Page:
"I stayed there for five days. I experienced and witnessed such abuse and humiliation. I cannot believe that this type of treatment is taking place in Gambia. It is from the dark ages.”

The incidents have taken place in the Foni Kansala district, an area near to President Jammeh’s farm in Kanilai. However, many people believe that the “witch hunting” campaign will spread throughout the rest of the country. Hundreds of Gambians have already fled to the Casamance region in Senegal after their villages were attacked.

The witch doctors were invited to The Gambia early this year, soon after the death of President Jammeh’s aunt. The President is reported to believe that witchcraft was used in her death.

Halifa Sallah, a prominent opposition figure who has written about the activities of witch doctors for the main opposition newspaper, Foroyya, was arrested at his home on 8 March. He has since been charged with sedition and spying, and is currently in Mile II, the Central Prison in the Gambia. His next court date is set for 25 March. Amnesty International is concerned that he is at risk of being tortured or ill-treated and that his trial will be unfair.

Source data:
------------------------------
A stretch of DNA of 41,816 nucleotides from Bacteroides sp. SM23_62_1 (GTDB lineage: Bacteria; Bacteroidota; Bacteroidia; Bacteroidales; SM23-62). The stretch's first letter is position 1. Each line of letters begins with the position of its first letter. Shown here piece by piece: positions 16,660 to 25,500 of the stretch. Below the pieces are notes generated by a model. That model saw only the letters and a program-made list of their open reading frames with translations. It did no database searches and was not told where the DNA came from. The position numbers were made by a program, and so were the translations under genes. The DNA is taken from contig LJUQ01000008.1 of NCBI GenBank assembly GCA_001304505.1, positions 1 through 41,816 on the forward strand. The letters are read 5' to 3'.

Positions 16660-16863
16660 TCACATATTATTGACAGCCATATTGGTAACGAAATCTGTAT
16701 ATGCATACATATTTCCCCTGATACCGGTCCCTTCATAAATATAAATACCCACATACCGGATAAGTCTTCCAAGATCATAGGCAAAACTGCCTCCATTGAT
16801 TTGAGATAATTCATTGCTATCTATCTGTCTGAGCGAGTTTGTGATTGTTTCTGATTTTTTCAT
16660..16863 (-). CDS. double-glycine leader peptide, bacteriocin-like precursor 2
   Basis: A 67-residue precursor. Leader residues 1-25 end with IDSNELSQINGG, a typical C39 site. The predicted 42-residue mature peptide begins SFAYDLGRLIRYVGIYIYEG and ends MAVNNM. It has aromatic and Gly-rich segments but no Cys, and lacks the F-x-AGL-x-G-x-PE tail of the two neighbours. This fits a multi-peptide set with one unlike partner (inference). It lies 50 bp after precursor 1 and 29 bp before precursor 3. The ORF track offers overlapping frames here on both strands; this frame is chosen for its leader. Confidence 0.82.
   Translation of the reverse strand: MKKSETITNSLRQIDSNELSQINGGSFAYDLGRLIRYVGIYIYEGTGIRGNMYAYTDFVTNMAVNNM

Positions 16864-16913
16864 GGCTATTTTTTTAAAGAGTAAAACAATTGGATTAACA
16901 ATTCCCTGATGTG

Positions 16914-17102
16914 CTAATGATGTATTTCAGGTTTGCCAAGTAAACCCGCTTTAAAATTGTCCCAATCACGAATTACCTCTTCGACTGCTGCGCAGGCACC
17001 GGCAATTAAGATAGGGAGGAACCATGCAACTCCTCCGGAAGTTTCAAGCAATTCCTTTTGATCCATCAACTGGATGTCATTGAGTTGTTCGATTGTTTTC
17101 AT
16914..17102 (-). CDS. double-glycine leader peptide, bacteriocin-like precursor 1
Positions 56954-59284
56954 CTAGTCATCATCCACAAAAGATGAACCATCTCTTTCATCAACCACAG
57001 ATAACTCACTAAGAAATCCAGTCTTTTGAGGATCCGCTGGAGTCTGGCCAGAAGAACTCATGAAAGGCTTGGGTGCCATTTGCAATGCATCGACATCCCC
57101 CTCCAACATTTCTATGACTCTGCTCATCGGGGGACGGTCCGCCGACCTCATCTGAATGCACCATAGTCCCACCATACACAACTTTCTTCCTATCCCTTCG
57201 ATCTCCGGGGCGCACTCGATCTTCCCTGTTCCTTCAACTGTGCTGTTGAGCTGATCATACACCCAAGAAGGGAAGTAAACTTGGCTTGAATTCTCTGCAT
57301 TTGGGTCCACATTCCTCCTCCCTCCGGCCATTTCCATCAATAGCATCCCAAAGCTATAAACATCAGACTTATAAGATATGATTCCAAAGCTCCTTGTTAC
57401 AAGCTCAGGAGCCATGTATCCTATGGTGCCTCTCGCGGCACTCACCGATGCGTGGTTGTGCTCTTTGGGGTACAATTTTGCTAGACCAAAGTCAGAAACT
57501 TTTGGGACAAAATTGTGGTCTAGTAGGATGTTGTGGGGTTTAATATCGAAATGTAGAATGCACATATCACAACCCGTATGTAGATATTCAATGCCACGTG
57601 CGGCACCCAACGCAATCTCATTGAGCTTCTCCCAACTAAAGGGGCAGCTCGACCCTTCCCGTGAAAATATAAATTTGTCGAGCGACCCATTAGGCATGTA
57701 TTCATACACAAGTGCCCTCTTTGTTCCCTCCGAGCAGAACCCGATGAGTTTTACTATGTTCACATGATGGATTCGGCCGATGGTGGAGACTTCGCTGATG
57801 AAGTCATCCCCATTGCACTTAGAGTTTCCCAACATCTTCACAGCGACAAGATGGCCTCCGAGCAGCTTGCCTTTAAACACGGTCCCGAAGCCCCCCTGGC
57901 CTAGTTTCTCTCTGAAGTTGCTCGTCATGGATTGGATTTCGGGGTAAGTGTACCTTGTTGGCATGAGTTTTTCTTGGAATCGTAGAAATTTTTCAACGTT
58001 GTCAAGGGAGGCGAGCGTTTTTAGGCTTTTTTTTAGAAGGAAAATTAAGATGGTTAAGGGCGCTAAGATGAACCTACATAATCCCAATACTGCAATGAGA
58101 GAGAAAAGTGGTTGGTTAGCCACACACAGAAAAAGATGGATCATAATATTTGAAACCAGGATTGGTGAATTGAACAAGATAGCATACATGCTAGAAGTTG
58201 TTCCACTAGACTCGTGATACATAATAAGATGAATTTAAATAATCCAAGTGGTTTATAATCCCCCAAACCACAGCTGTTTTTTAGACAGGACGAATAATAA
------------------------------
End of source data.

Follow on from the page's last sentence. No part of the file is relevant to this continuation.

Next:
Halifa Sallah is former member of the Pan African Parliament and minority leader of the National Assembly. He is Secretary General of the People’s Democratic Organization of Independence and Socialism and coordinator of the National Alliance for Democracy and Development. He stood as a presidential candidate in the Gambia in 2006.

Amnesty International has called on The Gambian government to put an immediate stop to the witch-hunting campaign. The organization has also urged the authorities to investigate the incidents and to bring those responsible to justice.